May 5-6, 2014
James B. Hunt Jr. Library
North Carolina State University
Raleigh, North Carolina, USA
Read workshop report published in ALTEX
The workshop report was recognized as an NIEHS "Intramural Paper of the Month" in the September 2016 NIEHS Environmental Factor newsletter
The need to screen thousands of chemicals for their potential effects on human health has propelled the use of high-throughput cell-based screens to the forefront of toxicology. Key to the use of these screens is availability of model organisms that recapitulate human development, physiology and disease processes while avoiding the limitations of rodent-based models.
Small aquarium fish species have the potential to fill this need for such model organisms. However, they remain relatively modest contributors to understanding the effects of exposure to environmental contaminants on our health and wellbeing. Fully incorporating these model organisms into modern toxicological investigations could yield enormous scientific and economic benefits. To highlight the potential of these organisms, the National Toxicology Program and North Carolina State University are organizing this workshop, which will enable scientists in various fields to discuss strategies for leveraging aquatic models to advance understanding of the role of environmental exposures on human health.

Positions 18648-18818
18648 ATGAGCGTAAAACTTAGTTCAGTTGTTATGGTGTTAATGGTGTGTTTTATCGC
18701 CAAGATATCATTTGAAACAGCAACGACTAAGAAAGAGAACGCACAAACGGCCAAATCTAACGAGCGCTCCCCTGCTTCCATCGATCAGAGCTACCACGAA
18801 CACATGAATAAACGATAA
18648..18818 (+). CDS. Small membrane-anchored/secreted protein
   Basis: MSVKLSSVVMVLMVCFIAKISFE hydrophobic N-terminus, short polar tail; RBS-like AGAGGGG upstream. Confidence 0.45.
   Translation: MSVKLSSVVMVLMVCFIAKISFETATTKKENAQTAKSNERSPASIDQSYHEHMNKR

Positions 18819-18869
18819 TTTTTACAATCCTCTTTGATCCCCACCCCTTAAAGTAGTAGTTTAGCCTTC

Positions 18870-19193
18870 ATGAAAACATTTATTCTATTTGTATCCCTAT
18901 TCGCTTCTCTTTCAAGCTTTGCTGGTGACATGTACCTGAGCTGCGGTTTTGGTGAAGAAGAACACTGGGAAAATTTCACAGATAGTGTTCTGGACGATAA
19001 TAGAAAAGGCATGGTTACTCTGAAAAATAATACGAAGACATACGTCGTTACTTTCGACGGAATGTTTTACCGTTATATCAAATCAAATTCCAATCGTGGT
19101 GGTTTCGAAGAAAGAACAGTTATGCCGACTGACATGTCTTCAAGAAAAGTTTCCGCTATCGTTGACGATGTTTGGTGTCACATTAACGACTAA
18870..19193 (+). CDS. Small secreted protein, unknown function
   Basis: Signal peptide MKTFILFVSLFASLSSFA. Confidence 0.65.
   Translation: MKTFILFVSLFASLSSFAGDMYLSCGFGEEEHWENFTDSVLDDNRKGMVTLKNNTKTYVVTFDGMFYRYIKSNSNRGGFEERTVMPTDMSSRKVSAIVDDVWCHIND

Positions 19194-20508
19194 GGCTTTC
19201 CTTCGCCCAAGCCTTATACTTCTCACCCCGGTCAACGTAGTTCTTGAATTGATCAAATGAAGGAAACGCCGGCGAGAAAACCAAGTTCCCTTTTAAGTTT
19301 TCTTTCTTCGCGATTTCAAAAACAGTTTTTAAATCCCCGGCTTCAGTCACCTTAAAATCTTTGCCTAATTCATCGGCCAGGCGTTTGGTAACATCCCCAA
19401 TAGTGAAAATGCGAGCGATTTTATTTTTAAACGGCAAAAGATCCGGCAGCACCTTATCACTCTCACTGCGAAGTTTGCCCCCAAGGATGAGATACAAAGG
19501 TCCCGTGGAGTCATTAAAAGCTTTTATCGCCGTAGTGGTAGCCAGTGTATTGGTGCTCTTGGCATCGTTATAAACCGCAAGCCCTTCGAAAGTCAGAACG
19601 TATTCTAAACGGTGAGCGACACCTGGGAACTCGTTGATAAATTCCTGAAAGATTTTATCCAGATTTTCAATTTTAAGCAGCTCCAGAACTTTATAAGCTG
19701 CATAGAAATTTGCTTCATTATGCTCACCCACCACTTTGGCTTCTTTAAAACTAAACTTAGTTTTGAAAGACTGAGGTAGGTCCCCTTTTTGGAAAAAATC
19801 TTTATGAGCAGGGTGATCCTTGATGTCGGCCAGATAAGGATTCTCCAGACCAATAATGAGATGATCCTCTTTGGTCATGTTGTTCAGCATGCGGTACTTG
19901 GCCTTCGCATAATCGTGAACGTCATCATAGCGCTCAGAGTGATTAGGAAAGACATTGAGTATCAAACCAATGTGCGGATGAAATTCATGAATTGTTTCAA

The purpose of the workshop was to explore and discuss how aquatic models may be used to (i) screen and prioritize compounds for further in vivo testing (ii) to assess mechanisms of chemical toxicity and how this knowledge can impact the environment and human health. Discussions will focus on the application of these models for the field of environmental health while leveraging the techniques and knowledge of broad-based, interdisciplinary research.
Presentation abstracts and other workshop materials are posted below.
The objectives of the workshop were to: